I thought I'd share this as a beautiful example of how genes build bodies for the sole purpose of replicating themselves - not that they have any choice in the matter because everything flows from the simple fact that whatever characteristic, whether it's body form, metabolism, ability or behaviour, produces the most descendants in that particular environment, leaves the most descendents.
The marsupial mouse, Antechinus stuartii, also known as the brown antechinus, is not a mouse; it's closer to the kangaroos and koalas than it is to the mice and is an example of convergent evolution where species living a similar lifestyle in a similar environment tend to evolve superficially similar bodies, however, that's not the point here.
Male marsupial mice expend so much time and energy on sex during a very short breeding season that they die at the end of it due to immune system collapse caused by very high stress hormone levels. Breeding occurs only once a year probably due to females needing their insect prey species to be at a peak when they breed. Unlike small placental mammals which can rear several lots of young in a single year, marsupials are much slower breeders as the young are born very under-developed and take longer to achieve independence, so, to be able to breed successfully, females need to concentrate all their efforts on this single batch, which in turn restricts the males to very limited opportunities to breed.
This is how the authors of the original paper put it:
AbstractJust another example of why evolution is not driven by an intelligent, compassionate and all-loving designer having the best interests of his creation in mind, but by an unemotional, thoughtless and uncaring process which mimics selfishness. It is all about producing more copies of genes in the next generation. Any strategy which achieves that result is the one which is bound to be adopted because no-one and nothing has any say in what is just as inevitable a process as is planetary motion and chemical reactions.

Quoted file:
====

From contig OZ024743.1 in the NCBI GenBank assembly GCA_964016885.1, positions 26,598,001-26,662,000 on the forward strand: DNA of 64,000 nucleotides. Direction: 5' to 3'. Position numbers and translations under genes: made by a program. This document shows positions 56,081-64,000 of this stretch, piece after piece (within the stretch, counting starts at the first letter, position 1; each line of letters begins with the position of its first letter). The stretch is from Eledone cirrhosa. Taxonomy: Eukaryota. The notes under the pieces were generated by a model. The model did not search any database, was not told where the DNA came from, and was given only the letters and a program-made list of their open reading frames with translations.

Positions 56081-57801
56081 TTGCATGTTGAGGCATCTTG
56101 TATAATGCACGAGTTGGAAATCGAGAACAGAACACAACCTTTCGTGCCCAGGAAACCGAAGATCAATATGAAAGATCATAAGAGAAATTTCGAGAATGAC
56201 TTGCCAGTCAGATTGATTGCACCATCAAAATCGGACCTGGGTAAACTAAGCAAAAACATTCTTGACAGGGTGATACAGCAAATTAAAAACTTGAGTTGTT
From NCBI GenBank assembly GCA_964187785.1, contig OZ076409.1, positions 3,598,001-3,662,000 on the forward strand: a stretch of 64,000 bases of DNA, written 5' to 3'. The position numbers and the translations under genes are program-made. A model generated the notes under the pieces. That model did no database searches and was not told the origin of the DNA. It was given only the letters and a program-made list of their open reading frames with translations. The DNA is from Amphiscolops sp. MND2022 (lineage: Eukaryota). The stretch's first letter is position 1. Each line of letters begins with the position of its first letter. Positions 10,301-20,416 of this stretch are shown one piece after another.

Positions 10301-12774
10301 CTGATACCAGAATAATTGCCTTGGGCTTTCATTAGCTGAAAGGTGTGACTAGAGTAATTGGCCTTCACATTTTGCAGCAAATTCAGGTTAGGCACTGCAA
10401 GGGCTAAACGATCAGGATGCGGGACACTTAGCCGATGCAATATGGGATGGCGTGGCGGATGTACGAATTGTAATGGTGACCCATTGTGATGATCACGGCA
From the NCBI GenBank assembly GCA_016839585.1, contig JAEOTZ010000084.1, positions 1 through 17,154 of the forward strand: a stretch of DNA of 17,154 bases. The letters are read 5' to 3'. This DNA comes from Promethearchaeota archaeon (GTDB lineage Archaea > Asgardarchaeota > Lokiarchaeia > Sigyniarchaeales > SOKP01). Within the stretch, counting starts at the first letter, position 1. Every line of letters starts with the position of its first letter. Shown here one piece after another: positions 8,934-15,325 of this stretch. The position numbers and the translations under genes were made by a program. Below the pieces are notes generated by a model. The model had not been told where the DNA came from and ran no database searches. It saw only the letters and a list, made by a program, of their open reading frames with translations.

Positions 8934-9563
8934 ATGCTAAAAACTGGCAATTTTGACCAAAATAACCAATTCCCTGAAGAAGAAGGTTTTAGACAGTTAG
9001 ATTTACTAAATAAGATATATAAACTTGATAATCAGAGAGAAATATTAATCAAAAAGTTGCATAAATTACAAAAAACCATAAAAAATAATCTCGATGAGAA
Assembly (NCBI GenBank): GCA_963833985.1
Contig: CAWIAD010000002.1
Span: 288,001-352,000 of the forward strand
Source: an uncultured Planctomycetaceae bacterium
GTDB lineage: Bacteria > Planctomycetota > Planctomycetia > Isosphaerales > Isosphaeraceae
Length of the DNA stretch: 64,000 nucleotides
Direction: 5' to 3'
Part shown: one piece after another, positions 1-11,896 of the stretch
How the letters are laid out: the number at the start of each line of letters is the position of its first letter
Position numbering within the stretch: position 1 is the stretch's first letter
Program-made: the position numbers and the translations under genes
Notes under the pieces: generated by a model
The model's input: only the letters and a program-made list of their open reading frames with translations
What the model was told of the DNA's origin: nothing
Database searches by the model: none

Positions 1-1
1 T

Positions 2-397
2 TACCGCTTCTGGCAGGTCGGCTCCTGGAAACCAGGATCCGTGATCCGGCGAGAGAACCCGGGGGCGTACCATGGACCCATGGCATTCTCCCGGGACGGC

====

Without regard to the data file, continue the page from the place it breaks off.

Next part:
Suicidal reproduction (semelparity) has evolved in only four genera of mammals. In these insectivorous marsupials, all males die after mating, when failure of the corticosteroid feedback mechanism elevates stress hormone levels during the mating season and causes lethal immune system collapse (die-off). We quantitatively test and resolve the evolutionary causes of this surprising and extreme life history strategy. We show that as marsupial predators in Australia, South America, and Papua New Guinea diversified into higher latitudes, seasonal predictability in abundance of their arthropod prey increased in multiple habitats. More-predictable prey peaks were associated with shorter annual breeding seasons, consistent with the suggestion that females accrue fitness benefits by timing peak energy demands of reproduction to coincide with maximum food abundance. We demonstrate that short mating seasons intensified reproductive competition between males, increasing male energy investment in copulations and reducing male postmating survival. However, predictability of annual prey cycles alone does not explain suicidal reproduction, because unlike insect abundance, peak ovulation dates in semelparous species are often synchronized to the day among years, triggered by a species-specific rate of change of photoperiod. Among species with low postmating male survival, we show that those with suicidal reproduction have shorter mating seasons and larger testes relative to body size. This indicates that lethal effort is adaptive in males because females escalate sperm competition by further shortening and synchronizing the annual mating period and mating promiscuously. We conclude that precopulatory sexual selection by females favored the evolution of suicidal reproduction in mammals.
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